Swaminarayan Akshardham - Swagatam

A pilgrimage at Akshardham begins at the Ten Gates – signifying ten directions – and continues as visitors pass through the Gate of Devotion, the Visitor Center and the Peacock Gate to arrive at the Charnarvind. Along the way, traditional Hindu symbols of positivity, devotion, beauty and purity create a divine ambience. Each visitor delves into the experience of Akshardham infused with the energy of this auspicious beginning.


आ नो भद्राः क्रतवो यन्तु विश्वतः
“Let noble thoughts come to us from all directions.” - Rig Veda
The ten gates symbolize the ten directions described in Indian culture. They reflect the sentiments of accepting all that is auspicious and good from every direction. Such openness of mind and heart fosters the spirit of universal love, brotherhood and peace in the world.


This ornate stone entrance symbolizes the offering of pristine bhakti – devotion – towards the dual forms of God and his devotee (Bhakta-Bhagwan). Devout Hindus offer their bhakti to Akshar-Purushottam, Lakshmi-Narayan, Sita-Ram, Radha-Krishna, Parvati-Shiv, Nar-Narayan and others.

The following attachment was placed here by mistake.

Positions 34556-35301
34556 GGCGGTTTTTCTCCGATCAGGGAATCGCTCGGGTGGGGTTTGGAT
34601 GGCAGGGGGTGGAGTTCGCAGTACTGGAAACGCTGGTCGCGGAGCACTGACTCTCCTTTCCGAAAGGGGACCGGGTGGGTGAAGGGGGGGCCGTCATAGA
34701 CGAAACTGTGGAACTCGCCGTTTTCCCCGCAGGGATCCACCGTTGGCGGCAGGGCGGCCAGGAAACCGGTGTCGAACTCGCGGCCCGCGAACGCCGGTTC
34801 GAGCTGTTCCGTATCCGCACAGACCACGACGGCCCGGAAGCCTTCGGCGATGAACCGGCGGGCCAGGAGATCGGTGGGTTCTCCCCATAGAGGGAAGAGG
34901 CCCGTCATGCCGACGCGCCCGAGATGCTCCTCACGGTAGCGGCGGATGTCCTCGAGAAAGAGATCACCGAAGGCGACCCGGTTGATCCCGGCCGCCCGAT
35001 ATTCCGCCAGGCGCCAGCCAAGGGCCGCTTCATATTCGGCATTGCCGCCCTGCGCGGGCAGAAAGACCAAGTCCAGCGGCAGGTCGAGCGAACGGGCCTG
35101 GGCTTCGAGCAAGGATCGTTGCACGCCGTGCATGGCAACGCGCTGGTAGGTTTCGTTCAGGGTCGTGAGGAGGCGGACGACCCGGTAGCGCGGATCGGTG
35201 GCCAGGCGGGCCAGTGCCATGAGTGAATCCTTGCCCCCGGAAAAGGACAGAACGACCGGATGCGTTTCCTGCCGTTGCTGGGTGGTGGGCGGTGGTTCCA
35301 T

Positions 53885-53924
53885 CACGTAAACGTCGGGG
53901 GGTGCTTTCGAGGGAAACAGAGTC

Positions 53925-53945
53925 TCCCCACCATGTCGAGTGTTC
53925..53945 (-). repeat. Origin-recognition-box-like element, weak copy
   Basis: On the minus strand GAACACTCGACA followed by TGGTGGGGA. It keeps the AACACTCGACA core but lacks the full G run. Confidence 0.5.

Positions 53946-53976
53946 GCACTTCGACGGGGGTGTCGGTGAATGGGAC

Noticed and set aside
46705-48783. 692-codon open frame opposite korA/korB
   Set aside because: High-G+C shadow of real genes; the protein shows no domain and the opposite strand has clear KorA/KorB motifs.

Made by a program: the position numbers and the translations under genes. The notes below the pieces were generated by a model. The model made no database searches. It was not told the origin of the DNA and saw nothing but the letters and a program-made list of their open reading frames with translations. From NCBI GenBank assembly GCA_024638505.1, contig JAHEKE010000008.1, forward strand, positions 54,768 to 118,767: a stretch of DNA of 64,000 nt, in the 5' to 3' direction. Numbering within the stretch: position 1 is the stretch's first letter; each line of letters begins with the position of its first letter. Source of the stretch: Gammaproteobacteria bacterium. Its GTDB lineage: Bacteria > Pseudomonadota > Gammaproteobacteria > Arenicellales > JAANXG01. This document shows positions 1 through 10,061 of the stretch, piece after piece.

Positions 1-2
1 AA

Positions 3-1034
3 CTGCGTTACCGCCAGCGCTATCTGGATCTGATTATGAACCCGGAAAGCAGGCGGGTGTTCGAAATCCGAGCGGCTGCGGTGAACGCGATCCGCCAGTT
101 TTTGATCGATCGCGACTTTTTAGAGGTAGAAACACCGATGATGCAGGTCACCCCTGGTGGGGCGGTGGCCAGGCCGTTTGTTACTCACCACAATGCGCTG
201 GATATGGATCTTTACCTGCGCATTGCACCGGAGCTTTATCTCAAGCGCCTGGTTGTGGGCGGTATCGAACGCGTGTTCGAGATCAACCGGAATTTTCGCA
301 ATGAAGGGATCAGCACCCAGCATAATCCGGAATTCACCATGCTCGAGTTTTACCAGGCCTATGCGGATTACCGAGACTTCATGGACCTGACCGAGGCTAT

The Bhakti Dwar has 208 beautifully carved pairs of Bhakta-Bhagwan bestowing their blessings on all.


Through the Bhakti Dwar or Gate of Devotion, one enters Akshardham's Visitor Center. The Visitor Center greets everyone with a display of bells to welcome all that is good. In the Visitor Center, one will find volunteers ready to assist in planning one's time at the Akshardham complex. Informative posters help introduce the complex and its different components.


The peacock stands for beauty and self-control in Indian culture. It is the national bird of India and loved by people across the country. It is revered by virtue of its association with divine incarnations and stories in the Hindu shastras. Each of the two Mayur Dwars has 869 intricately carved stone peacocks welcoming visitors with their enchanting beauty and poise.


A large marble replica of the holy footprints, or 'charanarvind', of Bhagwan Swaminarayan (1781-1830 CE) between the two Mayur Dwars commemorate his incarnation on Earth. The sixteen holy symbols which mark God’s feet as per the Hindu shastras are seen in these holy footprints. In humble reverence to Bhagwan Swaminarayan, four conch shells shower water at his lotus feet.


Entry: Free and open to all. 

10:00 am - 6:30 pm
Time to See:
30 minutes